Walkthrough 2: Working with the overviews
In this walkthrough, we're going to work with SQL Monitor's overviews. The Overviews tab provides a quick and easy way to check the performance of our SQL Servers. We can view the current status of any part of our system at any level of granularity: global, cluster, machine, SQL Server, or individual database.
Above we have the Global Overview. It shows us some important information across the different monitoring levels:
- The current alert status of each machine, determined by its highest level uncleared alert.
- The total number of uncleared and unread alerts.
- The number of alerts in the last 24 hours.
- The Processor Time and Memory currently in use, updated every 15 seconds.
The information is updated every few seconds, so the Global Overview is a handy way to monitor performance across the board. We can spot problems on all levels, as they happen.
To drill down further, we click on the machine or SQL Server we'd like to look at, either in the main panel or the Monitored servers menu. Each overview will show us the alerts relevant to that level. Let's take a look at our tst-itanium machine.
We click on tst-itanium, which takes us to the machine level overview. Again, we get the numbers of alerts and the machine status, but we also get more performance data.
From here, we can monitor CPU, memory, disk and network usage, particularly important metrics for our machine's performance. We can also check the properties of the machine at a glance, should we need the information whilst fixing a problem.
If we need more detailed information about performance, we can click on one of the metrics. This takes us to the Analysis tab. For more information, see the Analysis Walkthrough.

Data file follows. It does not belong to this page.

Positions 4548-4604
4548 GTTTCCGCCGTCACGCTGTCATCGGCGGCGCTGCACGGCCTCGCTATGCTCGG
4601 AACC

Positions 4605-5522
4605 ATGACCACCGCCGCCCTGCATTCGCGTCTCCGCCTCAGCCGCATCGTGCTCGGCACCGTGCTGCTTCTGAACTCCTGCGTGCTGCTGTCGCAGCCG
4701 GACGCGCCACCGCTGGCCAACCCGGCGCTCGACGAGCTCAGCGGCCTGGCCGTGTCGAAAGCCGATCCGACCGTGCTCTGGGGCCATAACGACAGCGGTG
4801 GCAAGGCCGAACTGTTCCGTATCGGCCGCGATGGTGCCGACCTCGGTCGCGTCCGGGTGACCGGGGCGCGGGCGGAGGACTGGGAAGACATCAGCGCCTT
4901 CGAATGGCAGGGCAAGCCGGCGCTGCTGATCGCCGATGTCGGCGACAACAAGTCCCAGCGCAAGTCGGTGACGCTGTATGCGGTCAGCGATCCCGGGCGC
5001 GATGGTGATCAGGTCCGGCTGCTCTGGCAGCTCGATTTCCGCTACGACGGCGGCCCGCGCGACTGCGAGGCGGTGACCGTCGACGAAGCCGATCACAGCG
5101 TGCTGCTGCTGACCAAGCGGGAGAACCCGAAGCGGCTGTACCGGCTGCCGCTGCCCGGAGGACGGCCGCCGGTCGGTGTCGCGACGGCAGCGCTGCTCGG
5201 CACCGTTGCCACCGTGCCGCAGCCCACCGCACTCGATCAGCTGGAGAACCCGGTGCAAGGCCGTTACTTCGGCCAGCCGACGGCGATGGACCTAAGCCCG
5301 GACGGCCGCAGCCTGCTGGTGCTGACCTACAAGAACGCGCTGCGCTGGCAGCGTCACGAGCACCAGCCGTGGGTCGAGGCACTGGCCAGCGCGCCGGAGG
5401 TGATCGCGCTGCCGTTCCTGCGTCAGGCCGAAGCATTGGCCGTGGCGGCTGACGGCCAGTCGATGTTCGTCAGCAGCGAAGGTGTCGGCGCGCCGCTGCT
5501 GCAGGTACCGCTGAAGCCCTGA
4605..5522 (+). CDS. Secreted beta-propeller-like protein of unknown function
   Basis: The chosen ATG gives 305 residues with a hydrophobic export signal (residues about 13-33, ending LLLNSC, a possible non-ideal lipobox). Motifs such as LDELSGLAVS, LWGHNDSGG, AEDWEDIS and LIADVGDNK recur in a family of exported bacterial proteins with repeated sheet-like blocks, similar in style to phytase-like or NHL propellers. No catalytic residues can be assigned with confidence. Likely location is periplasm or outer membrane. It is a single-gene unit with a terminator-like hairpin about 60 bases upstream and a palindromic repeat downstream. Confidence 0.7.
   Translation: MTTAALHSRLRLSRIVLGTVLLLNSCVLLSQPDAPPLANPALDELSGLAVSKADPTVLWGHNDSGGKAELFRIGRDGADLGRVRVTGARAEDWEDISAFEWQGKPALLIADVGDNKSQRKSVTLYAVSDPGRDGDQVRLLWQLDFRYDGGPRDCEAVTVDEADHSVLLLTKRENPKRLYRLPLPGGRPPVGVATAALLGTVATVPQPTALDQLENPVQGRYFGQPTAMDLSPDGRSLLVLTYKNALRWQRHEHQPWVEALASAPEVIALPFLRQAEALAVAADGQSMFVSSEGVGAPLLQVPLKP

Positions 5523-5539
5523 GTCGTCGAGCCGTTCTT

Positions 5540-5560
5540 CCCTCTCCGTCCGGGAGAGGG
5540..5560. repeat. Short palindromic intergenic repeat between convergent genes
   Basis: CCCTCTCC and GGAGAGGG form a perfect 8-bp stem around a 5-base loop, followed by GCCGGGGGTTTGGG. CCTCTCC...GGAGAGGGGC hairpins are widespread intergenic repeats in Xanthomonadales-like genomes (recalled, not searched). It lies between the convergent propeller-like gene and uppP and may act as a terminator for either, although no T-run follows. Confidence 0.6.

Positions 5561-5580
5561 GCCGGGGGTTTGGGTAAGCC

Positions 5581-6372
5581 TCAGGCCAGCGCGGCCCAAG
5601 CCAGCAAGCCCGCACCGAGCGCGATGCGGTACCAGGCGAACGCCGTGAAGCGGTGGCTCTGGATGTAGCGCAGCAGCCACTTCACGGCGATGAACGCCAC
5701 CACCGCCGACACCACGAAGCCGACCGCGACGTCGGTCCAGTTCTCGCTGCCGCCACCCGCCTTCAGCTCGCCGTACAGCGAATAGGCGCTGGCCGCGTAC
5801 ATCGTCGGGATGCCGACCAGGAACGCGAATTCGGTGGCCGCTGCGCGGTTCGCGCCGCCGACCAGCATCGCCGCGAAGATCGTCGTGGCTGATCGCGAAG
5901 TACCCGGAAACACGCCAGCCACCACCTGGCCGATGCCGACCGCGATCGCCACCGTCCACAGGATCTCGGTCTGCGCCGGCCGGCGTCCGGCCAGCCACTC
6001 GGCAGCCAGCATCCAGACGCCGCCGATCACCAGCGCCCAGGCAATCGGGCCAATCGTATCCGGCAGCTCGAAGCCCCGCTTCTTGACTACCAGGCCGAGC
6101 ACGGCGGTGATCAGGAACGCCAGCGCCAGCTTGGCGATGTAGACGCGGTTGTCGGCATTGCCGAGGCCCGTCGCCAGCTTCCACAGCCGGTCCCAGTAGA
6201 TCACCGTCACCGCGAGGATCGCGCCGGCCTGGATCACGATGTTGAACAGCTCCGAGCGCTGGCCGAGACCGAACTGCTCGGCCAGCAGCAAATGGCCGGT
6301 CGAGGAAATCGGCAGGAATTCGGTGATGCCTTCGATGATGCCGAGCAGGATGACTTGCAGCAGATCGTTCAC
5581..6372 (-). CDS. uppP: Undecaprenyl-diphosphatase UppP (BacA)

At the top, there is also a list of all the SQL Server instances on the machine, with their statuses and uncleared alerts. In this case, we'll check (local). To drill down further, we can click on the SQL Server name here, or in the Monitored servers menu.
The overview for our local instance gives us a summary status of the host machine and each database on the SQL Server. Below that, we have metrics and server properties, the latter repeated from the higher level view. Again, information is updated every few seconds, and we can click on a particular metric to go to the Analysis tab.
Clicking on a particular database in the Databases list will take us to its overview. We'll take a further look at sqbconv.
This is the deepest level of the overview. We have some of the details from upper levels, such as the status of the machine and the SQL Server instance, but the metrics are just for our database. Like other parts of the application, these values are updated at regular intervals.
Further down, we have information about settings of the database files, such as their name, autogrowth and max size.
At the instance and database levels, we also have a list of the Top 10 expensive queries, the 10 queries that use the most resources at this particular level, over a selected time period.
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